Inferior vena cava on left side with left renal cell carcinoma

Inferior vena cava on left side with left renal cell carcinoma

INFERIOR WITH LEFT MIKIO NAMIKI, VENA CAVA ON LEFT RENAL CELL CARCINOMA M.D. HIROSHI ITOH, M.D. TOSHIAKI YOSHIOKA, SIDE HIROAKI ITATANI, ...

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INFERIOR WITH

LEFT

MIKIO

NAMIKI,

VENA

CAVA ON LEFT

RENAL

CELL

CARCINOMA

M.D.

HIROSHI ITOH, M.D. TOSHIAKI YOSHIOKA,

SIDE

HIROAKI

ITATANI,

JUN UEDA, M.D.

M.D.

M.D.

KAZUO HARA, M.D.

From the Departments of Urology and Radiology, Sumitomo Hospital, Osaka, Japan

ABSTRACT -A case of unilateral inferior vena cava (WC) on the left side with left renal cell carcinoma and two polar veins is presented. Preoperative computerized tomogram (CT) and angiogram showed IVC on the left side and tumor thrombus in the left renal vein; that information was helpful during radical nephrectomy.

A fifty-two-year-old man was admitted to our clinic with a complaint of fatigue. He had a mass in the left hypochondrium. Laboratory data were within normal limits, except for microscopic hematuria. Intravenous pyelography (IVP) showed a space-occupying lesion in the lower part of the left kidney pressing the collecting system upward. Abdominal CT demonstrated a left renal tumor occupying the lower pole and an IVC on the left side of the aorta (Fig. 1A). Coronal reconstruction of the abdominal CT (Fig. IB) demonstrated that the left IVC crossed the aorta after draining the left renal vein and joined the suprarenal part of a normal right IVC draining the right renal vein. Selective left renal arteriogram showed hypervascular renal tumor in the lower half of the left kidney. Inferior vena cavogram (Fig. 1C) confirmed the findings of the CT, and selective left renal venogram revealed a defect due to the tumor thrombus in the left renal vein. A radical left nephrectomy was performed transperitoneally. The radiographic findings were confirmed, but in addition there were two polar veins from the lower part of the left kidney, draining into the IVC directly (Fig. 1D). The

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operation was completed successfully, and convalescence was uneventful. Comment Congenital anomalies of the vena cava are not frequent, and previous reports were mainly based on cadaver dissection. 1 However with the advance of angiography more reports of these morphogenetic variations have appeared in the literature. 2-4 The inferior vena cava is formed through rather complicated embryogenesis that involves development, regression, anastomosis, and replacement of three pairs of venous channels: posterior cardinal, subcardinal, and supracardinal. It is composed of four segments: hepatic segment derived from the right vitelline vein, prerenal segment from the right subcardinal vein, renal segment from the right subsupracardinal anastomosis, and postrenal segment from the right supracardinal vein. In the classification of congenital anomalies of the IVC,5 postrenal segment is divided into four types: Type A corresponds to the retrocaval ureter or circumcaval ureter; Type B corresponds to the normal IVC; Type C corresponds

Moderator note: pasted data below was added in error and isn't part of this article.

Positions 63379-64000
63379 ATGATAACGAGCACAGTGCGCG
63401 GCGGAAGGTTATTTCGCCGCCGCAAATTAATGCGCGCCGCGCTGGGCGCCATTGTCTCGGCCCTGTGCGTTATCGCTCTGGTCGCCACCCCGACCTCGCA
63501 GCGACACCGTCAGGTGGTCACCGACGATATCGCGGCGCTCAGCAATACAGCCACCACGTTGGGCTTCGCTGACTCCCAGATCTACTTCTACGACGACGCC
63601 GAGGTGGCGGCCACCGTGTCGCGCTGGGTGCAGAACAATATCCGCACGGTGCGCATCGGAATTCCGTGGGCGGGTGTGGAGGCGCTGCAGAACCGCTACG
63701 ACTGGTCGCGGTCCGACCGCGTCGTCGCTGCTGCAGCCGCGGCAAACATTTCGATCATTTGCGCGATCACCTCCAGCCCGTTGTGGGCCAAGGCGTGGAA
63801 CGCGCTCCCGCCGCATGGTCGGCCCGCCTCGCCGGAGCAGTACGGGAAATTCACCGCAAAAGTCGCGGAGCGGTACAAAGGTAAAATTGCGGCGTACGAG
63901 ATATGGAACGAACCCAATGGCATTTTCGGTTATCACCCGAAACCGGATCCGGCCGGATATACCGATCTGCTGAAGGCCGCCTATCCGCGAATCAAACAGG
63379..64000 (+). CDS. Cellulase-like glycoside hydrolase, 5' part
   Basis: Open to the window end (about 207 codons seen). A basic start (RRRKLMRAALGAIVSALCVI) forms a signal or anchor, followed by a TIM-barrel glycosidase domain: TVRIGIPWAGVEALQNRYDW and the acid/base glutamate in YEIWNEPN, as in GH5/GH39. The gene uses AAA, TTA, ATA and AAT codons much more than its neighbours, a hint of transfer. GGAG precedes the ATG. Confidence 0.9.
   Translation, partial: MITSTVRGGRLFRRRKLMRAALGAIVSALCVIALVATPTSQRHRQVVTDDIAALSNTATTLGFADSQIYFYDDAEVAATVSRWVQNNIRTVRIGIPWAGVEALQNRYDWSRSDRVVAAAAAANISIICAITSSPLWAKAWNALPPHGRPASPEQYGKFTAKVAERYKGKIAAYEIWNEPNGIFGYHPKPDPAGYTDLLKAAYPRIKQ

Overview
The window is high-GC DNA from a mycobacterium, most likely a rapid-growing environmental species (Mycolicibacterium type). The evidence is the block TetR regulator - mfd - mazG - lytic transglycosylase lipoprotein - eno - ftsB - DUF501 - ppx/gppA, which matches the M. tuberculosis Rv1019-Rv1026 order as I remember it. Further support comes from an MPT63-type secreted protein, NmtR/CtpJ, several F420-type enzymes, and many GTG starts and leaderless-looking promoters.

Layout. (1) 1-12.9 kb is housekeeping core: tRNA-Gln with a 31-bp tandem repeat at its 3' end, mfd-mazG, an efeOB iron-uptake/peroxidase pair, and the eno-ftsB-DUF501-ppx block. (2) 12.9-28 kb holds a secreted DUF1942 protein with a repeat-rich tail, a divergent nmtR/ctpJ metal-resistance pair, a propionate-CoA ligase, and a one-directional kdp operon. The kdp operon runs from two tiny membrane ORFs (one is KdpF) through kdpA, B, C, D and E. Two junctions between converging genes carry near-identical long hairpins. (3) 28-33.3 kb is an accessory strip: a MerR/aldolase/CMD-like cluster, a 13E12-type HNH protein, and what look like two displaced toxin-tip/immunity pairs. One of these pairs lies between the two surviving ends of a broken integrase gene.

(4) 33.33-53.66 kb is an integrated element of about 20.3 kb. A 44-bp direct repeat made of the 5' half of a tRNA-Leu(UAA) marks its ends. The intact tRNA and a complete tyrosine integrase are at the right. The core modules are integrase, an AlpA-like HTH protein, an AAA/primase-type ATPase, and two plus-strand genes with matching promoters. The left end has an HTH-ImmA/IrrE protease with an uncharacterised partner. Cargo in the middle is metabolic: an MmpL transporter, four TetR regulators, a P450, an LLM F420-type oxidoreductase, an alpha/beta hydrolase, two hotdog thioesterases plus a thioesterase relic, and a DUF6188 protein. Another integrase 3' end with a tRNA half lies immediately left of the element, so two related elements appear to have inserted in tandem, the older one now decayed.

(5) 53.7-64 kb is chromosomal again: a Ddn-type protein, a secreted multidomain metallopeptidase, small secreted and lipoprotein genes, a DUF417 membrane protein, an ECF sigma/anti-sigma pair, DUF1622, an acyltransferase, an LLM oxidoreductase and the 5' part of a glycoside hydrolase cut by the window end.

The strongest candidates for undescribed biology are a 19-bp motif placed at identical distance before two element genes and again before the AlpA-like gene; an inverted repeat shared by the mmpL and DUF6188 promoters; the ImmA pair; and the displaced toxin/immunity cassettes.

UROLOGY

/

SEPTEMBER

1932

/

VOLUME

XX, NUMBER

3

.FIGURE 1. (A) Abdominal CT demonstrates left renal tumor and W C on left side of aorta. (Bj Coronal reconstruction of abdominal CT clearly depicts left IVC crossing aorta after draining left renal vein. (C) Inferior vena caoogram shows that abdominal IVC transposed to left side crosses the vertebrae to upper right. (D) Intraoperatlce photograph. W C is situated on left side of aorta. Renal vein and one of two polar veins draining into IVC directly and independentEy are held by tapes.

to IVC on the left side; and Type BC corresponds to double IVC. IVC on the left side is explained as a persistence of the left supracardinal vein, and the incidence found in autopsy is 0.2 per cent.6 However radiographic reports of IVC on the left side are few, and furthermore, a case of WC on the left accompanied with left renal tumor has not been reported as yet. Associated anomaly in this case is two polar veins entering the left kidney from IVC directly and independently. Although supernumerary veins do occur, they are found much less frequently than multiple renal arteries. Reis and Esenther” described that independent polar veins occurred in 1.2 per cent of the cadavers and were always from the right kidney, whereas independent polar veins from the left kidney were never found.

5-2-2. Nakanoshima Kita-ku Osaka 5,30, Japan (DR. NAMIKI)

Refer-ewes 1. Becker FF: A singular left sided inferior vena caw, Aant. Rec. 143: 117 (1962). 2. Haswell DM. and Berrigan TJ: Anomalous inferior vena cava with accessory hemiazygos continuation, Radiology 119: 51 (19%). 3. Pillari G, Wind ES, Wiener Sl.. and Baron MD: Left inferior vena rava, AIR 130: 366 (1978) 4. Hayashi M, Kume ?, and Nihira H: Abnormalities of renal venous system and unexplained renal hematturia, J, Carol. 124: 12 (19?30). 5. Chuang VP, Mena CE, and Hoskins PA: Congenital anomalies of the inferior vena cava. Review of embryogenesis and presentation of a simplified classification, Br. J. Radiol. 47: 206 119741. 6. Rrir RH, and Exnther G: Variations in the pattern of renal vessels and their relation to the type of posterior vena cava in man, Am. J. Anat. 104: 295 11959).